Posted on The Week.com, Written by Jesse Singal
**It should be noted that although the Women’s March on Washington is a rally and march, not a protest, this is a great read for anyone attending the January 21, 2017 event.**
As soon as the shock over Donald Trump’s election had worn off, liberals and leftists took to the streets. They took to the streets in New York, marching from Union Square to Trump Tower. They took to the streets in Chicago, surrounding a Trump building there as well. They took to the streets in L.A., in Houston, in Philadelphia, In Miami, protesters blocked highways. In Portland, things descended into a riot.
Reaction to the protest broke down along predictable party lines. To many liberals, they were a sign that the majority of voters, who didn’t vote for Trump, were not going to take his potentially dangerous and irresponsible presidency lying down. To many conservatives, they were a sign of “coddled” or “whiny” liberals, particularly young ones, who just needed to suck it up and move on. On the gonzo right-wing internet, viral rumors took hold that a significant chunk of the protesters were paid agitators (paid by George Soros, of course).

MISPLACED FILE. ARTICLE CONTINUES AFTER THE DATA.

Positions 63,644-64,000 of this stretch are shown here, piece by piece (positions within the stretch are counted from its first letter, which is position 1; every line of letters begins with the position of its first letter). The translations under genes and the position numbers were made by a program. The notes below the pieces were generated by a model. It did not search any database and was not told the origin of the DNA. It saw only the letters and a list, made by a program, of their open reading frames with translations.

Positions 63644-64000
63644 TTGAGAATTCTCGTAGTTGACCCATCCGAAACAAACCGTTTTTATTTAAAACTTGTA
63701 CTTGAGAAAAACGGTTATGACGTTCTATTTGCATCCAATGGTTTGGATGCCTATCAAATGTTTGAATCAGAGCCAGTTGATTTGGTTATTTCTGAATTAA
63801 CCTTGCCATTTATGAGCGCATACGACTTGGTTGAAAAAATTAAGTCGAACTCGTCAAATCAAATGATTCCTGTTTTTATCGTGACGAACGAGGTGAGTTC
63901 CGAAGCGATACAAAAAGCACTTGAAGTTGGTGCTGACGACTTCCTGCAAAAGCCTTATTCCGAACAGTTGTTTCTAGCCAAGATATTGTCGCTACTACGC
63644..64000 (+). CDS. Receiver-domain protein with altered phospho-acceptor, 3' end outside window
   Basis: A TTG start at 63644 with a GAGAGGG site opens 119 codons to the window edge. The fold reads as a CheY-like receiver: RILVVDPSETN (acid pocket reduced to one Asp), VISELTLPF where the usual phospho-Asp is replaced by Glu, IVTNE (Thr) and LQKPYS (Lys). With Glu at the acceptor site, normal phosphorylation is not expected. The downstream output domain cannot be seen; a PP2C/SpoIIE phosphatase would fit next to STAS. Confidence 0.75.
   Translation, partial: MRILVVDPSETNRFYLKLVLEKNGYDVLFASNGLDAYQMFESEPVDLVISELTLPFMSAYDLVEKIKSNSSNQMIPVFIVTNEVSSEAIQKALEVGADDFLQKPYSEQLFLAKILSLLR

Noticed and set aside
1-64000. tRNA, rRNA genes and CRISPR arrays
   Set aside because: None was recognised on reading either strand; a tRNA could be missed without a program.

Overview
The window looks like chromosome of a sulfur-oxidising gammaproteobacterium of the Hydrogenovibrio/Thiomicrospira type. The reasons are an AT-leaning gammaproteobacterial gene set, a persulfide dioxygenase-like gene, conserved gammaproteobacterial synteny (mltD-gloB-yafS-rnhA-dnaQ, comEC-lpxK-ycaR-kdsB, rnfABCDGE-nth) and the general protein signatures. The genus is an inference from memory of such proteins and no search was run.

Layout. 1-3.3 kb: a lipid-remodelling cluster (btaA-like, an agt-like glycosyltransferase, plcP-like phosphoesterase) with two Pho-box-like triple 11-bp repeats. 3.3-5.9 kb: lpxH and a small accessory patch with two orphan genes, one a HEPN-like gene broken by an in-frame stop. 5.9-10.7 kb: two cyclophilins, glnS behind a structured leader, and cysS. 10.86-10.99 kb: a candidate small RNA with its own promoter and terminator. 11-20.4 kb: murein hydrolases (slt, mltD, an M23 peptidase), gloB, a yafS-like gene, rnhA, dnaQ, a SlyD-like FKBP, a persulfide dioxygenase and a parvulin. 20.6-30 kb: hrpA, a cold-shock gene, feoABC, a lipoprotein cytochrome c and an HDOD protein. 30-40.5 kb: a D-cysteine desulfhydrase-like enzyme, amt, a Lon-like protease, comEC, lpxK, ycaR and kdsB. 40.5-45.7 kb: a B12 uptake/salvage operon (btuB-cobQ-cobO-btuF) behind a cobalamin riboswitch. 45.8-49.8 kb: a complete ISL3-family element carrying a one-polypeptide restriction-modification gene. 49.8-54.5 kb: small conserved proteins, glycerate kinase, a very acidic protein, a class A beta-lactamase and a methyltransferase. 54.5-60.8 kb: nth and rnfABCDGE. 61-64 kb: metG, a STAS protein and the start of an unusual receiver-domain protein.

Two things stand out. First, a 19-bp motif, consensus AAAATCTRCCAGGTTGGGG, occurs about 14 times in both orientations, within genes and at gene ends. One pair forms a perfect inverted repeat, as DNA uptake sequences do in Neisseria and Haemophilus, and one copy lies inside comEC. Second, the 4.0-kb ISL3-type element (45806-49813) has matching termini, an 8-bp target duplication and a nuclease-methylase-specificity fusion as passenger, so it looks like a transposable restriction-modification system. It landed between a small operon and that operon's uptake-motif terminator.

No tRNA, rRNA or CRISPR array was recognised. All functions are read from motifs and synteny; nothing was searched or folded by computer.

This is just the beginning. At the moment, at least one major protest is planned for the inauguration. With two months to go before the event, more than 100,000 Facebook users have said they will be attending a planned Women’s March on Washington on January 21. So it appears that the election of Trump, however much damage it might do to liberal values, has also mobilized a sense of shared anger and purpose that, if tapped effectively, could turn into a lasting movement capable of fighting back.
Which raises some obvious questions: What is the best, most efficient way to channel this energy? What makes protests work, and what makes them backfire and solidify opinion against the protesters? The answers to these questions, drawn from the research of scholars who have dedicated their careers to in-depth interviews with activists, protesters, and organizers, can both offer guidance to those spearheading the movement against Trump, and offer some interesting glimpses into the surprising political psychology of resistance.